"Small, podgy, and at best middle-aged, he was by appearance one of London's meek who do not inherit the earth. His legs were short, his gait anything but agile, his dress costly, ill-fitting, and extremely wet."
Not someone who would leave an impression if you passed him on the street. But then that's the point: to fade into the shadows. The character, of course, is George Smiley, the inimitable creation of spy novelist John le Carré. Le Carré's Smiley novels, saturated in ambiguity and treacherous dealings, perfectly captured the unease of the Cold War years in the West. Smiley may not have been the perfect spy, but he was the man for the hour.
Over the years, le Carré (born David Cornwell) has unveiled the real-life models for his fictional creation. One was the Reverend Vivian Green, whom the young Cornwell met at public school in Dorset. (Green was also later Cornwell's tutor at Lincoln College, Oxford.) The other inspiration, John Bingham, had a direct connection to the world of secret intelligence. Bingham was an operative at MI5, and worked with le Carré briefly in the late 1950s. He mentored him, but their relationship was put to the test once le Carré's literary career took flight.
Bingham's life is an inviting subject for a biographer. The son of an Anglo-Irish baron - his father was the 6th Baron Clanmorris - Bingham (1908-1988) joined the Security Service in 1940 after a spell on Fleet Street. An almost comically strait-laced figure - Cornwell dubbed him "le Carré", the square, the coinage then becoming part of the famous pen name - Bingham proved masterful at his craft, handling his agents with skill. He was a keen listener and stringent interrogator, possessed of both empathy and objectivity. He could coolly appraise a situation and manoeuvre himself out of a tight spot. Bingham also had a second career as a writer of crime thrillers, several of which have been republished. And he knew how to compartmentalise: so secretive was Bingham about his work that for many years his own literary agent did not know he worked for MI5.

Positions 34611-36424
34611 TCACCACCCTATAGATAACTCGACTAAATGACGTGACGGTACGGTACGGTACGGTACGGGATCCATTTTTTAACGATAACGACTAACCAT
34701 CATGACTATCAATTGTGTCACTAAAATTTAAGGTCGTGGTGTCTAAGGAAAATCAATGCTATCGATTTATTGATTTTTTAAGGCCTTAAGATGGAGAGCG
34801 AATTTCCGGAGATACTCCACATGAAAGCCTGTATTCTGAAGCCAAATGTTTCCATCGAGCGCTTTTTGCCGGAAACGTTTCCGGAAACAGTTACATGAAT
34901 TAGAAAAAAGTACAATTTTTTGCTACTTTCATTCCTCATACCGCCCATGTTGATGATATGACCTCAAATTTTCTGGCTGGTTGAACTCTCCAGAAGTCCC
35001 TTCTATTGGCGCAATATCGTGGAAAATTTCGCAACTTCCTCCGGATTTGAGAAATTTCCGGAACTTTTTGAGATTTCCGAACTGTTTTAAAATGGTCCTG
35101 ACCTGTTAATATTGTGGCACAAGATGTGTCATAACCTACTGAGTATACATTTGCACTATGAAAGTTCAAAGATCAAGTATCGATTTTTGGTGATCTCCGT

It's a surprise, then, that Michael Jago's biography of Bingham falls so flat. Jago is a diligent researcher, but a tepid writer. This is an account that's as strait-laced, traditional, and conventional as its subject. Separating the fact from fiction when writing about the clandestine services is a difficult task; but there is precious little texture or drama in what otherwise might have been an exciting life story.
Bingham was highly capable and beloved by his agents. In his work for MI5, he played cat and mouse games with the Abwehr during the Second World War, as well as travelling throughout Britain to investigate allegations of activity by enemy agents. He kept tabs on Britain's communists during the Cold War. He tracked subversive elements in the arts world. In the early 1970s, he looked into right-wing plots against the Labour prime minister Harold Wilson. A conservative, Bingham saw in extremes of left and right threats to the established order.
The chapters on Bingham's relationship with le Carré - whose 23rd novel, A Delicate Truth, will be published next month - are the book's most successful, and will surely be of interest to fans for the light they shed on evolution of Smiley
Bingham, observes Jago, "was a resolute, self-confident defender of Britain's character". He was also "an avuncular figure, a man who took great pleasure in encouraging men younger than himself". These two dispositions were put to the test over the decades he knew le Carré.